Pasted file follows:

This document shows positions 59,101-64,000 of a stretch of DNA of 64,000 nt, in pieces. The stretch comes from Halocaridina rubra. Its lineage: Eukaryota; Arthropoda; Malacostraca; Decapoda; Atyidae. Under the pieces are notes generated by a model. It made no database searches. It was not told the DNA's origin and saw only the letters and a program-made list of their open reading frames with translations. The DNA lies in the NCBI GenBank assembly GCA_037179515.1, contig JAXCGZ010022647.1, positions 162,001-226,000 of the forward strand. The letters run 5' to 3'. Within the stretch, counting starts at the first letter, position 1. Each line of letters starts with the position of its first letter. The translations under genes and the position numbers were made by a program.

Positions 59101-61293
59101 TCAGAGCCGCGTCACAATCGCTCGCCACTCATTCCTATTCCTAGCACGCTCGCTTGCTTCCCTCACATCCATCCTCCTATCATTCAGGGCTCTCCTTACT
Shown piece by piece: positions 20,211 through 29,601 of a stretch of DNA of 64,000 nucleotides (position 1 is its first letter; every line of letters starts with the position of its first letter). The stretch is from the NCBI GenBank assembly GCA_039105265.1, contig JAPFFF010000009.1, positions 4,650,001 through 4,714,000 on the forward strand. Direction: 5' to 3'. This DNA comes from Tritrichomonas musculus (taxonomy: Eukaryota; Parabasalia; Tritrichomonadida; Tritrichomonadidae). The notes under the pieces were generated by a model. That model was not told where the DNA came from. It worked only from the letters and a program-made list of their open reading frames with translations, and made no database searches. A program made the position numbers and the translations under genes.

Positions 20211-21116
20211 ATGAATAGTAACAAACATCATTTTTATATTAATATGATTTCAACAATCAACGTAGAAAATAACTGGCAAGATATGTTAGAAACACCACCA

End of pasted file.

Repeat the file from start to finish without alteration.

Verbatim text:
This document shows positions 59,101-64,000 of a stretch of DNA of 64,000 nt, in pieces. The stretch comes from Halocaridina rubra. Its lineage: Eukaryota; Arthropoda; Malacostraca; Decapoda; Atyidae. Under the pieces are notes generated by a model. It made no database searches. It was not told the DNA's origin and saw only the letters and a program-made list of their open reading frames with translations. The DNA lies in the NCBI GenBank assembly GCA_037179515.1, contig JAXCGZ010022647.1, positions 162,001-226,000 of the forward strand. The letters run 5' to 3'. Within the stretch, counting starts at the first letter, position 1. Each line of letters starts with the position of its first letter. The translations under genes and the position numbers were made by a program.

Positions 59101-61293
59101 TCAGAGCCGCGTCACAATCGCTCGCCACTCATTCCTATTCCTAGCACGCTCGCTTGCTTCCCTCACATCCATCCTCCTATCATTCAGGGCTCTCCTTACT
Shown piece by piece: positions 20,211 through 29,601 of a stretch of DNA of 64,000 nucleotides (position 1 is its first letter; every line of letters starts with the position of its first letter). The stretch is from the NCBI GenBank assembly GCA_039105265.1, contig JAPFFF010000009.1, positions 4,650,001 through 4,714,000 on the forward strand. Direction: 5' to 3'. This DNA comes from Tritrichomonas musculus (taxonomy: Eukaryota; Parabasalia; Tritrichomonadida; Tritrichomonadidae). The notes under the pieces were generated by a model. That model was not told where the DNA came from. It worked only from the letters and a program-made list of their open reading frames with translations, and made no database searches. A program made the position numbers and the translations under genes.

Positions 20211-21116
20211 ATGAATAGTAACAAACATCATTTTTATATTAATATGATTTCAACAATCAACGTAGAAAATAACTGGCAAGATATGTTAGAAACACCACCA